“We agreed that the next time we would meet he would bring the portrait along with him, but somehow he would forget every time, and I began to wonder if it was true. But finally he brought the portrait to one of our meetings. It was wrapped in the pages of an old German newspaper that was over a hundred years old. Shockingly, he handed me the portrait and insisted that I should take it.”

Rabbi Klein then took the portrait to the Boyaner Rebbe, but the Rebbe said that he didn’t want to see it until Rabbi Klein would verify the picture. Over the course of two years, the best experts investigated the portrait, and their findings were unequivocal. They found, for example, that the company that made the sketchbook in which the portrait had been sketched went out of business 147 years ago. Further investigation showed that the portrait had been made hastily and without much preparation, and only the background around the Rebbe’s face had been drawn later and with much more patience. The portrait is also very similar to the one that was owned by Rabbi Halperin. Further investigation served to confirm the sketch, and on Erev Sukkos Rabbi Klein visited the Boyaner Rebbe and brought a copy of the portrait.

Meanwhile, a Judaica collector who heard about it decided to purchase it for a large sum on condition that copies of the picture wouldn’t be disseminated for five years. For that reason we can’t publish a clear version of the picture; we can only show it completely blurred out. And what about in five years from now? Hopefully by then, b’ezras Hashem, we will merit to the see face of the Holy Ruzhiner in real life.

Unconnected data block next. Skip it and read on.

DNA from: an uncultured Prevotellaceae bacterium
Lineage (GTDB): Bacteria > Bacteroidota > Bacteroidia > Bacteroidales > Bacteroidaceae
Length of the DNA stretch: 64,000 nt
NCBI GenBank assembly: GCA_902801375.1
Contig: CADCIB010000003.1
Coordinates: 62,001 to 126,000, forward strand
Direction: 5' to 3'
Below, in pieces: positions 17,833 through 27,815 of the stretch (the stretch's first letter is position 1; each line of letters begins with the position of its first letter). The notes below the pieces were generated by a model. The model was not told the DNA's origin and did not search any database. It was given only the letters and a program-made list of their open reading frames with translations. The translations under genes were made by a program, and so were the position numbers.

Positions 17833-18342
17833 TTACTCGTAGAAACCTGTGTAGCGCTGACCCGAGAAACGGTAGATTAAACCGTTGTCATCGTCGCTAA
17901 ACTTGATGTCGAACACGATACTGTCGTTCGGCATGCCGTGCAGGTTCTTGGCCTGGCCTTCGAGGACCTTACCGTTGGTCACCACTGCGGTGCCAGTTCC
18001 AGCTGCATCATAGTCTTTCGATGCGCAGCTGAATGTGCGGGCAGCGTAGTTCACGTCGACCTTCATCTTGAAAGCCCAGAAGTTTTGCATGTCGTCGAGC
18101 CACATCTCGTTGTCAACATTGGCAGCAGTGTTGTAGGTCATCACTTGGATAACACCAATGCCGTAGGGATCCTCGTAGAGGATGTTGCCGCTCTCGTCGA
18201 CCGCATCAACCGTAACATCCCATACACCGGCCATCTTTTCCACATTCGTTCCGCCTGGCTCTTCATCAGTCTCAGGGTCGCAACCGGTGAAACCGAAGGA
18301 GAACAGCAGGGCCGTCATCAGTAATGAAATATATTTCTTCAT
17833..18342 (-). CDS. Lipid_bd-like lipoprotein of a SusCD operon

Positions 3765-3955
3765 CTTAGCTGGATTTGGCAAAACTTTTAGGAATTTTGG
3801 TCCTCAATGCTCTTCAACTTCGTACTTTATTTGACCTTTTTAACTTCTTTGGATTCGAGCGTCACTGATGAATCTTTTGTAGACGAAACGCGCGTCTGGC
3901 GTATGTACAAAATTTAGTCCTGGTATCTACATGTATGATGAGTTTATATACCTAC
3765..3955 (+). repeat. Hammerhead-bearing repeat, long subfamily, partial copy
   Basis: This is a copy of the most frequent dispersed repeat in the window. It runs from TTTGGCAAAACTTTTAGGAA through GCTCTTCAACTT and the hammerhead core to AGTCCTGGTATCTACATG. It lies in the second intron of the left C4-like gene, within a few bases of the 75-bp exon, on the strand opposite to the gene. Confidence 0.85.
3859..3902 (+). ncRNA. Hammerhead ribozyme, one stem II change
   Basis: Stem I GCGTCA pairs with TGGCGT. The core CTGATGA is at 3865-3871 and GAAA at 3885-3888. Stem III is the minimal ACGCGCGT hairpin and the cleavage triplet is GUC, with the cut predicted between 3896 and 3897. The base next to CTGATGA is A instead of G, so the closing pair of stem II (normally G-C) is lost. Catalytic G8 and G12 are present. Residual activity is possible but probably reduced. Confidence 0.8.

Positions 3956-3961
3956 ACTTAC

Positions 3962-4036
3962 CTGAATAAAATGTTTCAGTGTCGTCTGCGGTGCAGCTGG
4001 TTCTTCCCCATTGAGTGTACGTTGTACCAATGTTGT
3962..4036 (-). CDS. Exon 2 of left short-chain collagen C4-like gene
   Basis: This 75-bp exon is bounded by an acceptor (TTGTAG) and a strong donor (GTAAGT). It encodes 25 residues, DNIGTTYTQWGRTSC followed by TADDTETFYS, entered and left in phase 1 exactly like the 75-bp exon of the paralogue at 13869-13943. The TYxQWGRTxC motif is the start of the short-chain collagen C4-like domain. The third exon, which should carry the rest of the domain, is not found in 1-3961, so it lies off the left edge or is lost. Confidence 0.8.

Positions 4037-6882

Discussion
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    1. The company went out of business and 147 years ago, and existed obviously for many years before. They didn’t say that the picture was drawn 147 years ago. Just that the company was out of business for 147 years, so it can’t be that this German Jew drew the picture himself and faked it

  1. In regards to what it says in the article that “Another doubt was raised by one of the Ruzhiner Rebbes regarding the position of the Rebbe’s left hand, which in the portrait was placed on his cheek. That Rebbe said that not a single Rebbe of Ruzhin had ever sat like that, and it was therefore hard to believe that the Ruzhiner did so.” —

    1) the concept in itself is fascinating (that if the later generations of Rebbes of that dynasty didn’t do that is proof that he didn’t do it!), however

    2) I’m not sure that in the painting we see the Tzadik having his left hand placed on his cheek, rather it seems to me that the hand is not on the cheek, perhaps it might be a movement of encouraging the singing of a niggun and perhaps that is a tenuah which the heiliger rusziner did use.

  2. The fact that even with the heavy blurring, the pictures look identical in pose (I can’t tell if the hand is by the cheek or not, but the face is positioned exactly the same), and even the shadowing of the shtreimel is very consistent with the color painting, makes me think that one is a copy of the other.